Karen Cahn told the hundreds of people attending Montclair State University’s fifth annual Women Entrepreneurship Week conference Wednesday to listen up and learn.
Why? Because she and two of her fellow panelists were talking money — and how to get it — at the Feliciano Center for Entrepreneurship.
“If you have an idea, or if you are a new entrepreneur about a year or two into your business, that is when you come to iFundWomen,” Cahn, founder and CEO of iFundWomen in New York City, said. “We help you perfect your pitch, get your branding game on point and prepare you to successfully raise funding from a crowd made up of your friends and family, your personal and professional networks, and the social world.”
Cahn, who previously worked for Google, AOL Original Video and YouTube, created iFundWomen as a flexible crowdfunding platform that also would provide coaching and services for women-led startups, side hustles, passion projects and more, she said.
Cahn, a self-proclaimed “dual citizen” who sits on both sides of the table as an early-stage female entrepreneur and the creator of a fundraising platform for early-stage entrepreneurs, also said she created iFundWomen as a way to “pay it forward.”
“We always are looking for ways to fund female founders, so, we created an algorithm to help us figure out which campaigns on iFundWomen would benefit the most by us taking 20 percent off the top of our revenues each month and putting the cash into their accounts,” Cahn said. “We have to help each other — and, what is even more amazing is, half of the backers on iFundWomen are men.
“There are simply a lot of amazing people out there who want to be part of the movement in funding female entrepreneurs.”
Including Ita Ekpoudom, partner at GingerBread Capital, a venture capital firm based in Menlo Park, California.
“Our focus is in backing female-founded, high-growth, venture-backed companies raising $5 million and up with check sizes between $500,000 and $2 million,” Ekpoudom said.
The mother of Linnea Roberts, founder of GingerBread Capital, was named Ginger, Ekpoudom said.
“Ginger, a single mother to four kids, was fired in the 1980s, received $10,000 severance, and used it to start Minority Business Entrepreneur magazine, which she ran for 25 years until she retired,” she said. “So, if there is not a woman involved in your company, we are not interested.”
That is not exclusively the case at Edison Partners, Kelly Ford, a partner at the nearly 32-year-old venture capital firm in Princeton, said — but she also said it doesn’t hurt.
“If we are getting some sort of inbound interest, such as a pitch, a business plan or a deck through any channel, and it’s women-led, it goes to the top of the list,” Ford said.
Edison Partners, she added, started as an early-stage venture capital firm.
“However, we’ve recently evolved into later-stage funding, investing in technology companies with $5 to $20 million in revenue that also have managed to grow, say, 30 percent or greater each year, with the typical average growth rate hovering around 80 percent at the time of investment,” Ford said. “Unfortunately, we have mostly male CEOs running our companies right now and would love to get to know and invest in more women-led companies.”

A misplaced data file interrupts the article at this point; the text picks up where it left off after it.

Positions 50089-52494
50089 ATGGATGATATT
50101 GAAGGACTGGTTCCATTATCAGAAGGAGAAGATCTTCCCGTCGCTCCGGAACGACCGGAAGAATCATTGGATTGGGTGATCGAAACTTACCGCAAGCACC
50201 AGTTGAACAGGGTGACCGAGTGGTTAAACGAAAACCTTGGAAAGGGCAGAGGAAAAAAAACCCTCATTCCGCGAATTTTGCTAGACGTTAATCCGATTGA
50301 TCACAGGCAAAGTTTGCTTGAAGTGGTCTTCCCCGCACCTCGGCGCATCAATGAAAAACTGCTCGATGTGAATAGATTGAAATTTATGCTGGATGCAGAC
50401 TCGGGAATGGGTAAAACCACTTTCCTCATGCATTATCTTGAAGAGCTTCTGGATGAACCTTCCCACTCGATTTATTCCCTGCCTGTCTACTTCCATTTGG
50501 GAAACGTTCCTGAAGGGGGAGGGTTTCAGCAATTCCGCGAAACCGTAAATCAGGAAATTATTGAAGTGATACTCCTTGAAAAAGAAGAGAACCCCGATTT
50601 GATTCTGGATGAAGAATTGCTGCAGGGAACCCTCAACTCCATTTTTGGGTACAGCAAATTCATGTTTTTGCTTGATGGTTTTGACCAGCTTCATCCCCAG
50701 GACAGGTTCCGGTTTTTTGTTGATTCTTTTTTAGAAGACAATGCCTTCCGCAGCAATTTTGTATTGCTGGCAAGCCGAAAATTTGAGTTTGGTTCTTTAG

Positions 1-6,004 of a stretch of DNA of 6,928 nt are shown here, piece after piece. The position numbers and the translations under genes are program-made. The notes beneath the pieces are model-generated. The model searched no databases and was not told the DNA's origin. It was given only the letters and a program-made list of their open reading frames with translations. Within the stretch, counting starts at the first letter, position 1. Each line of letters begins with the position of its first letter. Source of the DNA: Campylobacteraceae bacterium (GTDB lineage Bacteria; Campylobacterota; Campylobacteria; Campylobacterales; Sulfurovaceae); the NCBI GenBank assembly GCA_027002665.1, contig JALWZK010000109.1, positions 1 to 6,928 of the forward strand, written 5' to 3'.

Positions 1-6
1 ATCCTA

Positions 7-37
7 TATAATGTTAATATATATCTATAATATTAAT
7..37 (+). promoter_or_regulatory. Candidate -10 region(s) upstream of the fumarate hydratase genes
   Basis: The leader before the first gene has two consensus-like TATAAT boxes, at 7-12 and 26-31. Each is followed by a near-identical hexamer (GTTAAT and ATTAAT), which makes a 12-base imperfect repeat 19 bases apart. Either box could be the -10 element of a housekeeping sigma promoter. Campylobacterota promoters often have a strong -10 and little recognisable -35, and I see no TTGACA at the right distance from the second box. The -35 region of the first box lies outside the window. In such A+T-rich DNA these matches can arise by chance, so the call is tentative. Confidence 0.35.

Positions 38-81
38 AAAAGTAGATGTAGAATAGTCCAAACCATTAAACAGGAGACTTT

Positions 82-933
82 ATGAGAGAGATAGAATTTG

To receive money from any of these companies, however, the pitch must first be perfected.
“For example, I recently was speaking with an investor who asked a question of both a male and female entrepreneur,” Ekpoudom said. “The man sent her a response the next day written in poor English that answered her question.
“The woman, however, took over a week to send her a beautiful, detailed 25-page deck — and the man received the investment.”
An initial deck, Ekpoudom said, should not include more than 15 slides.
“You simply are talking about the problem to be solved, why you are uniquely qualified and passionate about doing so, the size of the market and how big a share you think you can get,” she said. “You just need to tempt me enough so that I want to take a meeting — and you also need to have material for a deeper conversation when you get into that room.”
Ford said she is confounded when entrepreneurs sometimes fail to even mention how they make money in their pitch.
“While the notion of how you make money sounds so basic, if you are 45 minutes into your presentation and we don’t know that yet, that is a mistake,” she said. “Additionally, every team member should have a lane in which to focus on while the CEO and founder shows off the different capabilities that she has hired for in being self-aware of her own gaps in strength.”
An investment is a two-way street, after all, Ford said.
“You must build a relationship with an investor and with any relationship you want to get to know someone and your shared values,” she said. “Trouble is, who are most of the venture capitalists in this country? White dudes. And who are the majority of entrepreneurs in this country? Women of color and women at large.
“We are outnumbered in terms of access to these relationships, but hopefully we are beginning to start to change that.”
The biggest obstacle to funding for women, though, is still the confidence gap, Cahn said.
“Picture two 5-year olds, one boy, one girl, at swimming lessons,” she said. “The swim instructor calls them into the pool. The little boy jumps in the pool; the little girl thinks it through, questions how deep it is and looks for her floaties.
“Our brains are functionally built differently, so that, when we decide to go into entrepreneurship, we often are more successful than our male counterparts having thought through all of the different strategies, risks and rewards, but still all too often we are too reticent to make the jump.
“However, that, too, is understandable, because women, in many cases, are breadwinners who put food on the table and entrepreneurship is not an easy way to do that.”